IMG_8434View from a bench at the end of the trail.

IMG_8435Mallards on the water below.

After checking out the wildlife viewing area we completed the 0.75 mile loop which brought our stop here to a total of 1.3 miles. We hopped in our car and drove across the river on Hwy 14 to the Lyle Trailhead. Here the 31-mile long Klickitat Trail begins. This Washington State Park trail follows the historic rail bed of the Spokane, Portland, Seattle Railway (SP&S). A 3 mile section of the trail north of Klickitat, WA is currently unhikeable due to a missing bridge over the Klickitat River effectively splitting the trail southern and northern sections of 13 and 15 miles respectively. We hiked 3.8 miles along the end of the northern section from Harms Road in 2014 (post).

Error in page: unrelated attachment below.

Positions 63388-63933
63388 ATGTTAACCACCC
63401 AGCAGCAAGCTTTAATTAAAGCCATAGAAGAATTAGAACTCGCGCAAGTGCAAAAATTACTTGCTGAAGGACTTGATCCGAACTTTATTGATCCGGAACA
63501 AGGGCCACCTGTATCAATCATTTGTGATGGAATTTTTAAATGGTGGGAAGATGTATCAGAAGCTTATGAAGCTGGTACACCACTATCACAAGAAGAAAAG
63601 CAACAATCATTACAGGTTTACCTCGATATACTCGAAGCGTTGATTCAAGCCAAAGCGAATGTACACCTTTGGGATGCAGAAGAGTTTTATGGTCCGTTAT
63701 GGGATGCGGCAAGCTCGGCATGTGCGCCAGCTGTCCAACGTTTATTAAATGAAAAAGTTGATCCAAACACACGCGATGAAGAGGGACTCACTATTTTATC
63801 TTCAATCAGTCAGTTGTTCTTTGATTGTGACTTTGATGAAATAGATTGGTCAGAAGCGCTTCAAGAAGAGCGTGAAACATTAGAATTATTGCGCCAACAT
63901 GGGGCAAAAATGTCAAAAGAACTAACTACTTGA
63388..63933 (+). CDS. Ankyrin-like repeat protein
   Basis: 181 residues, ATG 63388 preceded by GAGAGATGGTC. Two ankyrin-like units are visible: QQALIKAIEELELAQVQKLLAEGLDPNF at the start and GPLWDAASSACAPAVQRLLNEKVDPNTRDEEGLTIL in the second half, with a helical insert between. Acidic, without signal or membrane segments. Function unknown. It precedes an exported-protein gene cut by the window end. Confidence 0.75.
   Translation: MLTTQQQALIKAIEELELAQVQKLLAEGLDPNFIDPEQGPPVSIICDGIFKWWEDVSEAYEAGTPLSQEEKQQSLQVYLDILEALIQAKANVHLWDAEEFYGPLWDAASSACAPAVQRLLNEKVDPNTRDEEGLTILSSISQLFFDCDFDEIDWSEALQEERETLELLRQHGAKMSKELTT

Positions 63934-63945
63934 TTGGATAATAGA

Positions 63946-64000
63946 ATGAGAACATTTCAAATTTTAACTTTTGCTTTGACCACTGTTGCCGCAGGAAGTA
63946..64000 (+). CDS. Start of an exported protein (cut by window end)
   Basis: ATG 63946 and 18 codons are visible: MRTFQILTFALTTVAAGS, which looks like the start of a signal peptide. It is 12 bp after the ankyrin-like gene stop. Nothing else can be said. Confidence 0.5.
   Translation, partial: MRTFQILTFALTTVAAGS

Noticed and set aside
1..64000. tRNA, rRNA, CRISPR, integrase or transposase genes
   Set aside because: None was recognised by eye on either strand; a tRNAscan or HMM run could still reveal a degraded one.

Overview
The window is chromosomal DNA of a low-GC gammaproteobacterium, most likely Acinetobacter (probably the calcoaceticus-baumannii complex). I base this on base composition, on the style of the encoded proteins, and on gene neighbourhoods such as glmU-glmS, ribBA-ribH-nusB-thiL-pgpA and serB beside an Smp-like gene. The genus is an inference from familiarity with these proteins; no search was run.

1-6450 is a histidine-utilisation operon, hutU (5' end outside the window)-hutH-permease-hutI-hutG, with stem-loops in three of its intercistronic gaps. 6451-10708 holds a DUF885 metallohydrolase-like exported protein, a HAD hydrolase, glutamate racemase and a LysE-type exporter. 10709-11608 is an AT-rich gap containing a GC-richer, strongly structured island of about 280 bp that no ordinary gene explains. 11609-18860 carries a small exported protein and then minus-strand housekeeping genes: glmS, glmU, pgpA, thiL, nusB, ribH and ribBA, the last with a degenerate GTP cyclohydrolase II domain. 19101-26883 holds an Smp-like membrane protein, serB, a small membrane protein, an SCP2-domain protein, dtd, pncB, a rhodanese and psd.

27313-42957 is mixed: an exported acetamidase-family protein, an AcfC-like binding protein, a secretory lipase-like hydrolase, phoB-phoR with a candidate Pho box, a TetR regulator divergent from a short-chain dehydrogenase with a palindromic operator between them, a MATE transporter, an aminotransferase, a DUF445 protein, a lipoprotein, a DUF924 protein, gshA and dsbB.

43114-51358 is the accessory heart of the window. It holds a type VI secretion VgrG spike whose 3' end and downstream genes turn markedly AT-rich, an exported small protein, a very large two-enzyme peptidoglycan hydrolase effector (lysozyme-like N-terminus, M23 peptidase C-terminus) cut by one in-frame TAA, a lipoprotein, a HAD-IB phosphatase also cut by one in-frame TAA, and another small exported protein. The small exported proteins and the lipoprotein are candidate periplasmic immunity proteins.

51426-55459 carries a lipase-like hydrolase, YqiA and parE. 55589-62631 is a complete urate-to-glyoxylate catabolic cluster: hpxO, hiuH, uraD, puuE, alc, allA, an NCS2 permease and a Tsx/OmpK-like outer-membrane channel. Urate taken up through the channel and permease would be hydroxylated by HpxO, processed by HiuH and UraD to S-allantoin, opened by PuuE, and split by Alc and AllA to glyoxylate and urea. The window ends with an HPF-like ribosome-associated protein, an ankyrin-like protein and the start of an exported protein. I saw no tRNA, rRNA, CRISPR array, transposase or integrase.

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IMG_8449Starting at mile 0.

The trail starts by passing some private homes in Lyle but soon provides views down to the Klickitat River. Across the river we spotted a number of deer working their across the hillside and a bald eagle surveying the river below.
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IMG_8458Keep your eyes out for poison oak which was prevalent along the trail. Luckily the trail is nice and wide so avoiding it was easy enough.

IMG_8469Heather spotted these three deer across the river.

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IMG_8474Another group of deer.

IMG_8487Bald eagle

We had chosen this hike based on Matt Reeder’s entry in his “PDX Hiking 365” guidebook where he recommends a late March visit for wildflowers. We kept our eyes out for flowers as we went and were not disappointed.
20220402_080542Larkspur and woodland-stars

IMG_8491Buttercups

IMG_8493Pacific hound’s tongue

IMG_8495Milepost 1

IMG_8496Saxifrage

IMG_8500Balsamroot